In 1994 Air Arms launched the Field Target version of their 10m rifle the RN10. The rifle immediately started amassing trophies at all levels and carried on to do so through its name change to the Pro-Target & continuing development which resulted in 3 distinctive versions.
The success of the RN10/Pro-Target cemented the Air Arms name as a serious player in Field Target & the company set out on a “no compromise” mission to create the ultimate Field Target rifle.
After consultation with leading Field Target shooters, including a number of world champions, Air Arms set about producing the new rifle & in 2001 prototypes were passed to the aforementioned shooters for testing in the field.
Taking on board the field testers’ feedback there was further development, testing & prototypes with Nick Jenkinson reviewing one such prototype in the March 2002 issue of Airgun World.
From the article it was easy to see that the new rifles design, initially to be named the Evolution but now called the EV2, had taken a lot from the Pro-Target with features being added to benefit Field Target shooting.
A couple of months later Airgun World was at the IWA show in Nuremburg and reported that the “finished article” was on show. This was followed up with a review of the rifle in the August issue of the magazine.
Although this latest version was expected in shops soon an extended programme of final tweaks and testing meant that the EV2 finally reached the eagerly waiting public in January 2004.
The Air Arms mission to create a complete Field Target package ready to compete at the highest level immediately gained praise with shooters and the press alike.
The Pro-Target’s influence on the EV2’s was evident. The stock retained the 10m target rifle look with some restyling, including a shortened front end and a thumb groove, as well as benefitting from the addition of a fully adjustable butt hook, a hamster & a palm shelf below the pistol grip. Beneath the stock was an accessory rail.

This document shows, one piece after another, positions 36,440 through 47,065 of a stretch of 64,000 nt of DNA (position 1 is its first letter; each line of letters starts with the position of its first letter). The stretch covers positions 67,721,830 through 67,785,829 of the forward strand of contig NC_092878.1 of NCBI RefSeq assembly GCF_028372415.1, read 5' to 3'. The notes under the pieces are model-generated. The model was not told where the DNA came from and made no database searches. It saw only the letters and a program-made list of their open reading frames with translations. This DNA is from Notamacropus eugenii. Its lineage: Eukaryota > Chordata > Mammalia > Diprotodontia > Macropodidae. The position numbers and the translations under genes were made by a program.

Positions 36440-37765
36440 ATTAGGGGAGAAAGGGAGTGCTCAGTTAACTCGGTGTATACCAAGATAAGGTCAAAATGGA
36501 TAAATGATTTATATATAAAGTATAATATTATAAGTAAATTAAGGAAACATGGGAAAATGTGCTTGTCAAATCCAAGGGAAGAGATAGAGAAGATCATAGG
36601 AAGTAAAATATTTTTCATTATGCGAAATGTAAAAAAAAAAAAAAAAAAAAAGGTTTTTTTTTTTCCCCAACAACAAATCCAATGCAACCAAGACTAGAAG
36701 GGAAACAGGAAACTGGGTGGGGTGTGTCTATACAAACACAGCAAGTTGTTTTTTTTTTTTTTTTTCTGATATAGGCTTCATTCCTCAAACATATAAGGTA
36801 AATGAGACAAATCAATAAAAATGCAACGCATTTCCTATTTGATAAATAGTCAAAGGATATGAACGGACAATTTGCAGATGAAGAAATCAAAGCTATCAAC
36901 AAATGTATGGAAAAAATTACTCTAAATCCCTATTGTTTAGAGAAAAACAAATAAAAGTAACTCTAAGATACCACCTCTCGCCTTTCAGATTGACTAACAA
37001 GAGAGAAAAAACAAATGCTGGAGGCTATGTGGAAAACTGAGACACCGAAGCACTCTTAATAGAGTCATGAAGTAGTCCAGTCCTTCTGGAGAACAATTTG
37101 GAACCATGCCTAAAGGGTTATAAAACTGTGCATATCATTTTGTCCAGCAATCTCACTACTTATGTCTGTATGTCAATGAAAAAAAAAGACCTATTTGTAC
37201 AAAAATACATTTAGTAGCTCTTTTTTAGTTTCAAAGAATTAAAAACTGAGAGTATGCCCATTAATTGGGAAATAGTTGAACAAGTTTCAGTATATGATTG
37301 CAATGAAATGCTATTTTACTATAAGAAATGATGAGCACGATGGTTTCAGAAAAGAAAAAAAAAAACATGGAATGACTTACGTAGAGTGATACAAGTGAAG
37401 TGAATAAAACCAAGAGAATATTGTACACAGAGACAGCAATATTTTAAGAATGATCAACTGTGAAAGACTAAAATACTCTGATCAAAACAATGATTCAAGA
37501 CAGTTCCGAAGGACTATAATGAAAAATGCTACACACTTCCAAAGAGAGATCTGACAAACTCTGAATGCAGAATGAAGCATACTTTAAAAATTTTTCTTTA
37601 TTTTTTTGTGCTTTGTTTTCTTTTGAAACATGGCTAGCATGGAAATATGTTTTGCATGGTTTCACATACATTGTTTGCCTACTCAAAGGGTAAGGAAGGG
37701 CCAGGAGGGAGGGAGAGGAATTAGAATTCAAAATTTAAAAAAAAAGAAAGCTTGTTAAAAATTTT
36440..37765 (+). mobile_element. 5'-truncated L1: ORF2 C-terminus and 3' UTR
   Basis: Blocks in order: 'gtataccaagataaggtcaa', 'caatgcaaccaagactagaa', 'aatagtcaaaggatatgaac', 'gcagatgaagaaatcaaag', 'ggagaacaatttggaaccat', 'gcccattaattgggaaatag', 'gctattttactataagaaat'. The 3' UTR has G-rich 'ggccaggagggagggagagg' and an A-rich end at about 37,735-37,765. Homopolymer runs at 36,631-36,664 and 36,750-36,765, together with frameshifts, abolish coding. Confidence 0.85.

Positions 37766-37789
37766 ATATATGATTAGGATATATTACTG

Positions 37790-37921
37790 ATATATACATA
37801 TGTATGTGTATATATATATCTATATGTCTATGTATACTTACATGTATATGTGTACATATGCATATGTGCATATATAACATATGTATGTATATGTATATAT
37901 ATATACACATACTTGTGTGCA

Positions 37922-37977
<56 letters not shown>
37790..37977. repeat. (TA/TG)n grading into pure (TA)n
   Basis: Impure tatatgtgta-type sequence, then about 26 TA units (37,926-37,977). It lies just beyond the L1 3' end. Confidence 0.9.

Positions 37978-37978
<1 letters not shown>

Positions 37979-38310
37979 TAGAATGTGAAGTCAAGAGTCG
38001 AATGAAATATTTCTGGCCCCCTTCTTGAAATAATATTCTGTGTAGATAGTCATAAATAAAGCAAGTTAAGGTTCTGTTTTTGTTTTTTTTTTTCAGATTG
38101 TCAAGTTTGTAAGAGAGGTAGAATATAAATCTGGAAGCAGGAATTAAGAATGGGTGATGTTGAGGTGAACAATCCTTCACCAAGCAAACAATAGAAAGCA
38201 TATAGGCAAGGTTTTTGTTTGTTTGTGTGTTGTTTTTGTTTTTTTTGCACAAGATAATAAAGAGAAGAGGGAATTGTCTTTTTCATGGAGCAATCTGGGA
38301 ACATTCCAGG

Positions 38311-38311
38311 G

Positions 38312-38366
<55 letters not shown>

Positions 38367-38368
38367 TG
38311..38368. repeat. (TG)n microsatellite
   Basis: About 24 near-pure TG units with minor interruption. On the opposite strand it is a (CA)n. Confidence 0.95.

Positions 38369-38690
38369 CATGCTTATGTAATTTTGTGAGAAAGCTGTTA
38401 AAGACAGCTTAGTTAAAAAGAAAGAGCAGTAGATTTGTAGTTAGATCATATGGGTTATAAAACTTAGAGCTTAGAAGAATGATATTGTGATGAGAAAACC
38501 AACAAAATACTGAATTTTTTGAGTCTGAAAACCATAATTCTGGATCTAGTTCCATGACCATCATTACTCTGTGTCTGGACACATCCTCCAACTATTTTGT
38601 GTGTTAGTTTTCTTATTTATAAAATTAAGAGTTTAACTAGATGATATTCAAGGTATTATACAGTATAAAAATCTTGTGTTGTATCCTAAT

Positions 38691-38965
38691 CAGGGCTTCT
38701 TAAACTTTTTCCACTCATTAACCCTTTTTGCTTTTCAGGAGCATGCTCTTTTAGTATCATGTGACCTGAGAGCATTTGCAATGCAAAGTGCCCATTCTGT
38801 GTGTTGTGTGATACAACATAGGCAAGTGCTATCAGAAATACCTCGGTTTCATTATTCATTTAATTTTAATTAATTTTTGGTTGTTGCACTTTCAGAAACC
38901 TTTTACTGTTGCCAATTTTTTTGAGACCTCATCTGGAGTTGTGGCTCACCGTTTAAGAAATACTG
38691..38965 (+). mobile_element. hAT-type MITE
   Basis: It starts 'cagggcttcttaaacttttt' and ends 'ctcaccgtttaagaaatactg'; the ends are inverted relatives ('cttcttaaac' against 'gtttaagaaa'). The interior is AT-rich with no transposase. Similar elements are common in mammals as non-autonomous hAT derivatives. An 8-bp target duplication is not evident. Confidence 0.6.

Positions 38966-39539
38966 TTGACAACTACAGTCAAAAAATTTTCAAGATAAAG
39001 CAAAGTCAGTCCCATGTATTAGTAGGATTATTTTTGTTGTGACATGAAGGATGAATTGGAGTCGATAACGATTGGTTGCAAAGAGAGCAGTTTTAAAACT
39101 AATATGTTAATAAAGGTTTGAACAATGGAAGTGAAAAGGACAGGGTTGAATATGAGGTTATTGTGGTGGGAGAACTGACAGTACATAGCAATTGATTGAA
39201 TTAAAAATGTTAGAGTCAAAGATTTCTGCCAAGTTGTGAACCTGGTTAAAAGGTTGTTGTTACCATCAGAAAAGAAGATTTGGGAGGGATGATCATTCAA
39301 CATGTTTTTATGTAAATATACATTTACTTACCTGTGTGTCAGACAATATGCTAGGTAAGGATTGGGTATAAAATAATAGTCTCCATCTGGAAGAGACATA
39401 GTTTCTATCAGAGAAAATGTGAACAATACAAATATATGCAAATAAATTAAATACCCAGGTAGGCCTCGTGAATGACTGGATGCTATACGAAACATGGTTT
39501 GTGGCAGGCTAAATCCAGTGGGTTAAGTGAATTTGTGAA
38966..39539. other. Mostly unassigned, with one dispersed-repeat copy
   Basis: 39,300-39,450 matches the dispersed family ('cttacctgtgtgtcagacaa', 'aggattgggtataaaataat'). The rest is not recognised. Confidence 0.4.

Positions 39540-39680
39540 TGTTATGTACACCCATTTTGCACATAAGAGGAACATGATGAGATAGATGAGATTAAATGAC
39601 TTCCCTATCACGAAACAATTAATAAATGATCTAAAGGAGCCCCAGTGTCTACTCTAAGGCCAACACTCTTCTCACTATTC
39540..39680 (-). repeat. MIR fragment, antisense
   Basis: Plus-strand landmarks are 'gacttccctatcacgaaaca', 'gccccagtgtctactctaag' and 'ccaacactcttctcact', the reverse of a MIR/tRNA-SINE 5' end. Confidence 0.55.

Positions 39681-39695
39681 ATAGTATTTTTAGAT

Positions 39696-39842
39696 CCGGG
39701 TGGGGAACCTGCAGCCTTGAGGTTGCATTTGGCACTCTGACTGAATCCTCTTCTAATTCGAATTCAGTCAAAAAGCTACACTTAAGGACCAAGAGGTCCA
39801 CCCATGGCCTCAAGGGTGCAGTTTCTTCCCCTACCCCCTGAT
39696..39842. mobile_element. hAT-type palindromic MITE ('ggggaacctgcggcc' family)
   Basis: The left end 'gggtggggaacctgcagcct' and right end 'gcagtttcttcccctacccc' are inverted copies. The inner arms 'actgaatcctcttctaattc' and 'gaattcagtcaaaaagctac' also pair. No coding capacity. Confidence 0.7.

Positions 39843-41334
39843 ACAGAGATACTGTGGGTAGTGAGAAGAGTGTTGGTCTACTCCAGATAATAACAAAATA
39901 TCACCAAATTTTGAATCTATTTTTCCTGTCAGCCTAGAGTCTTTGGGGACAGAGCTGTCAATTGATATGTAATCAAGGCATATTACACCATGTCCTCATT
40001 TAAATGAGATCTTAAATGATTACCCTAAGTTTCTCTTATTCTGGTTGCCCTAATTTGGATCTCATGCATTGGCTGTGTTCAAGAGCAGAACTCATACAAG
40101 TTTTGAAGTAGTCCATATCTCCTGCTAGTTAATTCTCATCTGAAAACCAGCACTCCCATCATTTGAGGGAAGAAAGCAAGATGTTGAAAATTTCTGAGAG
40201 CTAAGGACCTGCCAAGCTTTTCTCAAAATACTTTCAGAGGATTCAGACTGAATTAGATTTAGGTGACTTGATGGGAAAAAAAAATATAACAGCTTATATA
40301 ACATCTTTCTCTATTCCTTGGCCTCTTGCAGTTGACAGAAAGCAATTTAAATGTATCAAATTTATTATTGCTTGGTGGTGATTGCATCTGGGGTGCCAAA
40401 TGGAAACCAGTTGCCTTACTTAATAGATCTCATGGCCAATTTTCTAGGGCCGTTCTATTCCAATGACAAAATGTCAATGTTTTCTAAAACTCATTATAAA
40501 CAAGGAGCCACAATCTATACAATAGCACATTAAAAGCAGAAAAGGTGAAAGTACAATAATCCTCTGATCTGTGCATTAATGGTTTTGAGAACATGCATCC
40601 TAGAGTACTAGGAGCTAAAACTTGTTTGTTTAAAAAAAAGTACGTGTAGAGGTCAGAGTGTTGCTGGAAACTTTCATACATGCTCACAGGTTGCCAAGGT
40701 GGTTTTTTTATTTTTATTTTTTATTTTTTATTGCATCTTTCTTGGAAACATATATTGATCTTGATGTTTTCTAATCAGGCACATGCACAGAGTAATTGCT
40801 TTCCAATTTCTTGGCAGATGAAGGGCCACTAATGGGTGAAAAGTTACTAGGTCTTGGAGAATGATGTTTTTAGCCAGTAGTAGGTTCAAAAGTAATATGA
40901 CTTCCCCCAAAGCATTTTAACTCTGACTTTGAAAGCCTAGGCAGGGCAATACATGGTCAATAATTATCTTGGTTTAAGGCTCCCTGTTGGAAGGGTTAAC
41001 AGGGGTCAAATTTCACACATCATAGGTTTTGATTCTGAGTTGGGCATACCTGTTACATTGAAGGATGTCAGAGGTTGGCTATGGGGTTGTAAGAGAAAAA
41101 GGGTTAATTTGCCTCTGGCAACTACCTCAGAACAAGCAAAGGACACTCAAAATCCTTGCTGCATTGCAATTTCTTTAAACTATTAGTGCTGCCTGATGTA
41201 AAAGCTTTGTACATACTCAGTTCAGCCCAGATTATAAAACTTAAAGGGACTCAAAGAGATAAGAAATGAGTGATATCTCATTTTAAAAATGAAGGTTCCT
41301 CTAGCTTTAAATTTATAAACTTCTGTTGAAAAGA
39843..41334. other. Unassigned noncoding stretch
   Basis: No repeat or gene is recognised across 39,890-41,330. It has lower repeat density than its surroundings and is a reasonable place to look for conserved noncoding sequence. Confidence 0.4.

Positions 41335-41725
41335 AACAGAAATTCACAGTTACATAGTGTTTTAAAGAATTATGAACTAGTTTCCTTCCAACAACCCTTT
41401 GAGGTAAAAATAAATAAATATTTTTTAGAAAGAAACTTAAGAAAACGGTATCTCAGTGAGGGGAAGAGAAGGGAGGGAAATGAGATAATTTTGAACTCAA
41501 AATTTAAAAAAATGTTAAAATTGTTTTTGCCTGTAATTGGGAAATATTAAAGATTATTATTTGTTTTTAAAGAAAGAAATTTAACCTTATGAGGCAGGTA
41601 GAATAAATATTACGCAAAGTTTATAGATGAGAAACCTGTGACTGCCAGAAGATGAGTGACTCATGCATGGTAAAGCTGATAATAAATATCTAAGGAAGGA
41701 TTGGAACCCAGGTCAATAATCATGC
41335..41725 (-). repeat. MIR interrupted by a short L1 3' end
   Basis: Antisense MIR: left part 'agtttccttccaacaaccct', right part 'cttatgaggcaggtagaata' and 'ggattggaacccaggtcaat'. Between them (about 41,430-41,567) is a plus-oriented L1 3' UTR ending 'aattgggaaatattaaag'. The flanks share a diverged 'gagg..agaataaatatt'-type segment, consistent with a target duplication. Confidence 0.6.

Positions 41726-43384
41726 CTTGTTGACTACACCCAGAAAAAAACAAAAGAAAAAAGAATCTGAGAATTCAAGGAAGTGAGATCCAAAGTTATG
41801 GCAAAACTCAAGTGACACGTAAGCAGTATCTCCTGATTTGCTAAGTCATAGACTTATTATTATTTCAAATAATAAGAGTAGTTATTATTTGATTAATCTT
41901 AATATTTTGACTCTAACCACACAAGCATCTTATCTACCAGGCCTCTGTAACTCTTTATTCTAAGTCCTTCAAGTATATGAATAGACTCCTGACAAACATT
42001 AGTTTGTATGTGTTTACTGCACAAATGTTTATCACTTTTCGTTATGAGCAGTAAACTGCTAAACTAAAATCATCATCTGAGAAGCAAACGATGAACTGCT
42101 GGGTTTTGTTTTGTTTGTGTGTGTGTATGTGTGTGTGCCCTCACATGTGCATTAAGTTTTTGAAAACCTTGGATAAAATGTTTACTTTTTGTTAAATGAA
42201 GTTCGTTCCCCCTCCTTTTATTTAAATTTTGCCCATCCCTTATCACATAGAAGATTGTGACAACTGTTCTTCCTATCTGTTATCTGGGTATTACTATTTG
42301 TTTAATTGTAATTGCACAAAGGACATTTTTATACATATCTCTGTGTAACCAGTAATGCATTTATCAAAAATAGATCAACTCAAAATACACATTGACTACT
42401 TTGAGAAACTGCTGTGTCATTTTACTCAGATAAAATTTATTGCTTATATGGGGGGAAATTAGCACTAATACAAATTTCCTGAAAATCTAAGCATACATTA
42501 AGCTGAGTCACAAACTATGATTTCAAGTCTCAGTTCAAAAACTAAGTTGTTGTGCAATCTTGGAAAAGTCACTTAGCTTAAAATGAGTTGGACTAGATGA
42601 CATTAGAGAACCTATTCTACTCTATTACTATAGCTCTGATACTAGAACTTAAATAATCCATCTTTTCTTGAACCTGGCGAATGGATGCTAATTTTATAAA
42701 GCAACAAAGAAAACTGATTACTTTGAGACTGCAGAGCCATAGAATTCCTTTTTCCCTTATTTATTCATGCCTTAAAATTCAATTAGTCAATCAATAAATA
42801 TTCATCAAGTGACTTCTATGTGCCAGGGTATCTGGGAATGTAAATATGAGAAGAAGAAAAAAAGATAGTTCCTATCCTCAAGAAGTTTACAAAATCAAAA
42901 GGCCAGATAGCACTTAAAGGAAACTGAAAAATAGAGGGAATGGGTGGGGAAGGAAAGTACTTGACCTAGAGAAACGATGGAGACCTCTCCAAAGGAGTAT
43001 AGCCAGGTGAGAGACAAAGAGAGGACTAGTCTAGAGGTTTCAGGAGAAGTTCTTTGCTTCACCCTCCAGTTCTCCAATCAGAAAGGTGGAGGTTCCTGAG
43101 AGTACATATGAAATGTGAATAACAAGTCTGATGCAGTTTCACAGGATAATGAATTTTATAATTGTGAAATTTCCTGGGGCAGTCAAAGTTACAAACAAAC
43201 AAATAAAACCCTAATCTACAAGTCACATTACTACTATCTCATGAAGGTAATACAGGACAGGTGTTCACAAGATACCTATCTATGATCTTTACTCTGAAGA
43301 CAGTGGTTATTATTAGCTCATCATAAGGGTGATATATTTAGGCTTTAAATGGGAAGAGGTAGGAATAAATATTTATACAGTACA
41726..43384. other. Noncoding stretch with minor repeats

As well as the grey/black laminate stock resembling the one used on the Pro-Target, the Mk1 EV2 was also offered in the more commonly seen Hydrographics finished silver/grey stock with “EV2” wording on the fore-end and the Air Arms logo on the cheek-piece.
EV2 Mk1 Review - Airgun World - February 2004
The addition of features requested by field target shooters also extended to the action which had a swing out windicator arm attached to the muzzle end of the cylinder, a swing out spirit level at the other end & a click/dialing-in chart on the left hand side.
A pressure gauge as used on the 400 series rifle was beneath the cylinder and could be viewed via a hole in the hamster.
Internally, a new regulator based on the Pro-Target item and a newly designed firing valve ensured improved efficiency over the Pro-Target & a quicker lock time.
With the 2-stage, multi-adjustable match trigger on the Pro-Target being so good it would be hard to improve so there was no change to the trigger unit on the EV2. Above the unit there was a completely new silver finished breech block with a side-lever cocking mechanism. A brass breech opening was revealed when the lever comes back and when pushed forward after loading a spring-loaded pellet probe would ensure a good seal.
There were 2 separate sets of dovetail grooves on top of the block – one in front of the breech opening & one behind. There was a tiny difference in height between the front and back of these dovetails to help obtain the correct angle declination when using large objective scopes – especially when mounted high.
The 15mm blued CZ barrel was swaged, rather than being button drawn, and was choked. An air stripper at the end of the barrel was attached to the blued cylinder via a band that housed the windicator arm.
Beneath the silver finished muzzle brake there was a screw on cover – also finished in silver. The cover housed a filler valve that was taken from the 400 series.